Also back in 2011, a study was published stating that there is no connection between proximity of access and healthy eating habits, using at least 15 years of data. A similar study in 2012 reached more or less the same conclusion, having focused in middle-school aged children in California.


Nevertheless, among the growing evidence that vicinity and eating habits may not have that much of a correlation, a supermarket opened in the Morrisania neighborhood of the Bronx in late 2011, under the city’s “Food Retail Expansion to Support Health” (FRESH) program. The neighborhood then became the focus of another study conducted by the NYU Langone Medical Center, which would compare the food shopping and eating habits of the Morrisania population with another neighborhood one mile away, with systematically identical demographics.


Published in February of this year, the study arrived at the same deduction as its predecessors: the eating habits of the Morrisania neighborhood had not changed despite the presence of a new supermarket offering healthy substitutes and standard prices, at least in short-term practice. The study also mirrored the conclusion that there are much more powerful variables that determine any given choice of diet, such as education, ethnic background, and cost of food.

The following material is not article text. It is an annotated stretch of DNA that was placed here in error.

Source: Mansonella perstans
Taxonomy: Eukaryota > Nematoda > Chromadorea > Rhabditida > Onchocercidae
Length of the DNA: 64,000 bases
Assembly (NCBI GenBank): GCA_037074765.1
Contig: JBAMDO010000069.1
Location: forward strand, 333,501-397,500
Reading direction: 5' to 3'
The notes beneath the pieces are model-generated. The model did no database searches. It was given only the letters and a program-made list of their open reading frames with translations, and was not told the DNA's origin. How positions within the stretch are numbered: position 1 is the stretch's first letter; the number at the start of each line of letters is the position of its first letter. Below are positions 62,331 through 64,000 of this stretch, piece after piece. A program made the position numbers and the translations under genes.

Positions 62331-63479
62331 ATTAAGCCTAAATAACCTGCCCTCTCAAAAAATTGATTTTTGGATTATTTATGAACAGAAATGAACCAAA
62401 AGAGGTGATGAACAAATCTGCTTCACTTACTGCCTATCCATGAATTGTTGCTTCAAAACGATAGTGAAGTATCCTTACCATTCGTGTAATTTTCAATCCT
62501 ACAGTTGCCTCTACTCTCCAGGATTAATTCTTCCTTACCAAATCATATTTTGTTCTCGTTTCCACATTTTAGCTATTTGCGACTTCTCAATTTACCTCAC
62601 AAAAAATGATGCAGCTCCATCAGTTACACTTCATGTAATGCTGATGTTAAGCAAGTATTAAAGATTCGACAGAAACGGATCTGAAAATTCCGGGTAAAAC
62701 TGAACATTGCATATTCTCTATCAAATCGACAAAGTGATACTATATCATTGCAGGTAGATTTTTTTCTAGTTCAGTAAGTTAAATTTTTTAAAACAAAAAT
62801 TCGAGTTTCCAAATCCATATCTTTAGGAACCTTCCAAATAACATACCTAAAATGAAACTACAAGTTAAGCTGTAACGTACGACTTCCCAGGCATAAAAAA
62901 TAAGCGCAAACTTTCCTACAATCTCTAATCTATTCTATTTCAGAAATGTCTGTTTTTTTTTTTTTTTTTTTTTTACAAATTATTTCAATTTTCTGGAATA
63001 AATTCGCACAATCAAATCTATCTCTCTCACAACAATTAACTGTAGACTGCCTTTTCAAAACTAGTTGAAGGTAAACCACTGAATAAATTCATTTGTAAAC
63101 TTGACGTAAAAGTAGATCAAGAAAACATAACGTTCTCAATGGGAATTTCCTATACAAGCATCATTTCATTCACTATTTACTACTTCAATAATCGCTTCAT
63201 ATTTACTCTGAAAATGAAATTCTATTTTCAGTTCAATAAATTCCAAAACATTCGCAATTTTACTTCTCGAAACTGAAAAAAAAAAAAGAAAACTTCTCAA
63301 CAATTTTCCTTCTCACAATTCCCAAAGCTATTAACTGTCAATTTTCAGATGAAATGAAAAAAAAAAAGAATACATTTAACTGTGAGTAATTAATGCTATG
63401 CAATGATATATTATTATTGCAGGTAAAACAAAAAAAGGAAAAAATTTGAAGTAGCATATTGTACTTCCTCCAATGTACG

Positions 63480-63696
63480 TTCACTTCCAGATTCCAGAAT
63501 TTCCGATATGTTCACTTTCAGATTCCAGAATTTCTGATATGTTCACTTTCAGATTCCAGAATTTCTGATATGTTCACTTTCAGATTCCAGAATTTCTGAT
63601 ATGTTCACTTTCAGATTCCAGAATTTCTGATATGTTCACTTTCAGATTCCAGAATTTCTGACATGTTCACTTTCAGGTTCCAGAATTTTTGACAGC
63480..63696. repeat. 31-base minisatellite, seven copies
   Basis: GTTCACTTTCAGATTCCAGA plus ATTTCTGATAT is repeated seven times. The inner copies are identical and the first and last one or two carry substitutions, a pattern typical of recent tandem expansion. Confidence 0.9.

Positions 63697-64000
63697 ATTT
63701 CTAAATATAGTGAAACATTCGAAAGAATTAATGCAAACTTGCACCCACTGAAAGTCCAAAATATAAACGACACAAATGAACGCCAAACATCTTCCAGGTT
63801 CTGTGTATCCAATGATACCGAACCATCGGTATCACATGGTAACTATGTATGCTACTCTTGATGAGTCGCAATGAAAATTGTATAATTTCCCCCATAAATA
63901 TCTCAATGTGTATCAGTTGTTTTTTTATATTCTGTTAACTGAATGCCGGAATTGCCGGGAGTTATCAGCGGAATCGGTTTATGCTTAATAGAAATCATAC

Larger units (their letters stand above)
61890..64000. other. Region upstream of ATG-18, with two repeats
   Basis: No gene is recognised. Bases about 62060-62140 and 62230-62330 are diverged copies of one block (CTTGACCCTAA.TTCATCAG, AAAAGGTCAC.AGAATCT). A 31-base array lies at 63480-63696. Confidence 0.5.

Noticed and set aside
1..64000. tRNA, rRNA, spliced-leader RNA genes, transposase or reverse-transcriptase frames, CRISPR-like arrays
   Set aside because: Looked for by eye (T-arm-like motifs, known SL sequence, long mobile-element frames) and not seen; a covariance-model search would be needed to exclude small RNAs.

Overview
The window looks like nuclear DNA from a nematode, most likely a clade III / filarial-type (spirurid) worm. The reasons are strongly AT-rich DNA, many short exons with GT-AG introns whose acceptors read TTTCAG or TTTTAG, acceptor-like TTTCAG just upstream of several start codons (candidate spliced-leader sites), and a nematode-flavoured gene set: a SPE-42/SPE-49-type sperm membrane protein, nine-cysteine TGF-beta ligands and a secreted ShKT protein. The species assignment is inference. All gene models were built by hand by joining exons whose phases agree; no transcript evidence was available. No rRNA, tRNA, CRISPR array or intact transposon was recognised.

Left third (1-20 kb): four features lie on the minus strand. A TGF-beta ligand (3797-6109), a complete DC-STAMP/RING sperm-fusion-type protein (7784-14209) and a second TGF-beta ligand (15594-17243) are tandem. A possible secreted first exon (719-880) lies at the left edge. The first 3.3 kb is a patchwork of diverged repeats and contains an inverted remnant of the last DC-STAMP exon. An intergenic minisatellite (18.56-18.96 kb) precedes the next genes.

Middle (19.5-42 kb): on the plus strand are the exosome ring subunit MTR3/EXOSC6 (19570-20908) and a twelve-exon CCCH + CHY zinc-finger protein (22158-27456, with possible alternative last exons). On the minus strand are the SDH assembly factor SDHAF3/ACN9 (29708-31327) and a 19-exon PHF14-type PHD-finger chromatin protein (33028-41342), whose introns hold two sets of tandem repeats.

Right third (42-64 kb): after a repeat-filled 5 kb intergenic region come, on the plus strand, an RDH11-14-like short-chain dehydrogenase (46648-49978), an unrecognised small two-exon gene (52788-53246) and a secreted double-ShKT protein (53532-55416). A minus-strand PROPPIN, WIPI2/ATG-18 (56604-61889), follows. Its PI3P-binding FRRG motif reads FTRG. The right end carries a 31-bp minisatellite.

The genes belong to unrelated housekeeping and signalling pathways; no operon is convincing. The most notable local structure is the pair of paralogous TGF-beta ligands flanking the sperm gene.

Interestingly enough, the USDA found in 2009 that poorer neighborhoods have, in fact, more supermarkets on average than richer neighborhoods (with a few notable exceptions such as the Morrisania, of course). How, then, can a food desert be properly defined?


In order to understand this, it seems it is necessary first to come to terms with the fact that necessity will always trump convenience, and second that the circumstances of an individual or a family are valid and strong motives that shape the decision making process. The studies mentioned above looked at broader societal influences that play a role in individual eating habits, such as workplaces, food marketing, and government policies, more so than just the cost and availability of food. Far more predictable than the shopping habits of a community given the proximity of a supermarket, were of those with high-school level education and college-level education. Researchers found that low-income, low-education individuals living in richer neighborhoods, with even more access to healthy options, opted still to buy the same kind of food as their counterparts in poor neighborhoods. 


It is also crucial to note that underserved areas are historically Black and Hispanic neighborhoods. This is because culture itself seems to be of vital importance when defining eating habits. Soul food, for example, with its undeniable centrality to Black culture, can be traced back to the slave trade from Africa to the United States. Deeply rooted in slavery and sharecropping, during which time slaves often had the cheapest possible way of nourishment such as weeds and discarded food items like ox tails, pig feet and ears, and offal, the preparation of soul food regularly employs salty and greasy ingredients, born more from the necessity of preserving food and downright lack of options.